Two experts from Harvard T.H. Chan School of Public Health explored the implications of the 2020 election for the future of U.S. health policy in a special report in the New England Journal of Medicine.
Robert Blendon, Richard L. Menschel Professor of Public Health and Professor of Health Policy and Political Analysis, Emeritus, and John Benson, senior research scientist in the Department of Health Policy and Management, co-authored the October 29, 2020 report.
Research has shown that policy decisions made by nationally elected officials in recent years have more closely reflected the views of their party’s adherents than the views of the general voting public—and this will shape the direction of key health policy choices, the authors wrote. They examined implications for the future after the election for seven issues, including healthcare reform, COVID-19, abortion, racism, gun control, confidence in medical scientists, and aid to states and cities.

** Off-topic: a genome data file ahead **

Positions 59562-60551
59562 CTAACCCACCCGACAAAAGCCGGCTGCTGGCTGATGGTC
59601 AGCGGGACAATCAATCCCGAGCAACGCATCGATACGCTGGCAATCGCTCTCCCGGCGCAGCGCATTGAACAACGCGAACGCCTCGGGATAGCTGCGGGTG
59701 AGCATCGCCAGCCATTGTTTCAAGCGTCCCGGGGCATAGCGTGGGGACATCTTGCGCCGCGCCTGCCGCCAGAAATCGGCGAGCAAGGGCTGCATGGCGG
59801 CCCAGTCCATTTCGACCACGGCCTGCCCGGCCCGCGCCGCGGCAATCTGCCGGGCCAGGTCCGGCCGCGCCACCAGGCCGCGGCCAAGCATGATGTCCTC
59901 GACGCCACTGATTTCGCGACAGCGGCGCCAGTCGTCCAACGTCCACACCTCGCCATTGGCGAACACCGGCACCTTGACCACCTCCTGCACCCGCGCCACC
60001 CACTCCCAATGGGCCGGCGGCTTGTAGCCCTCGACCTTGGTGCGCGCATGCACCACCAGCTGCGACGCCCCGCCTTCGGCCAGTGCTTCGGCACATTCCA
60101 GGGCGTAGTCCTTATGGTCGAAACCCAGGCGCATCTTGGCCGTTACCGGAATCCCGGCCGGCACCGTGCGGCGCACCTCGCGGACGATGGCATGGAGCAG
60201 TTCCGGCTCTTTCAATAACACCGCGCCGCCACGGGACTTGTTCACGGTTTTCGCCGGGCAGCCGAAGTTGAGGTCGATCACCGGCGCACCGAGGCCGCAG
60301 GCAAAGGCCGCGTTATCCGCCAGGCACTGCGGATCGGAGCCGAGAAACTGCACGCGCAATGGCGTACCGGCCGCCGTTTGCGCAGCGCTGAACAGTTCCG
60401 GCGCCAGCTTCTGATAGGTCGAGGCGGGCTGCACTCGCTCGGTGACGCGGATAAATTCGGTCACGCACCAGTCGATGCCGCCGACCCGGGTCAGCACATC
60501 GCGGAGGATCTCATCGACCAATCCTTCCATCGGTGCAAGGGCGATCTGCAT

Looking at healthcare reform, the authors noted that if Democrats are in the majority, they’ll likely pursue a plan aimed at universal health care coverage. Polling results suggest the plan will build on the Affordable Care Act (ACA) with a public option for health insurance.
If Republicans are in control, there would be no move toward universal coverage in the near future, the authors said. In addition, Republicans would likely push to give states more authority over the ACA and Medicaid, and they’d favor less expensive health insurance plans with more limited benefits.
If the Supreme Court strikes down all or part of the ACA, and Republicans are in the majority, they may seek to enact a more modest plan focusing on protecting people with preexisting conditions, according to the authors. If Democrats are in the majority, they’d probably try to enact another broad-based universal plan.
Read the New England Journal of Medicine special report: Implications of the 2020 Election for U.S. Health Policy
Read a Harvard Crimson article: Harvard Experts Explore Implications of 2020 Election for U.S. Health Policy in Report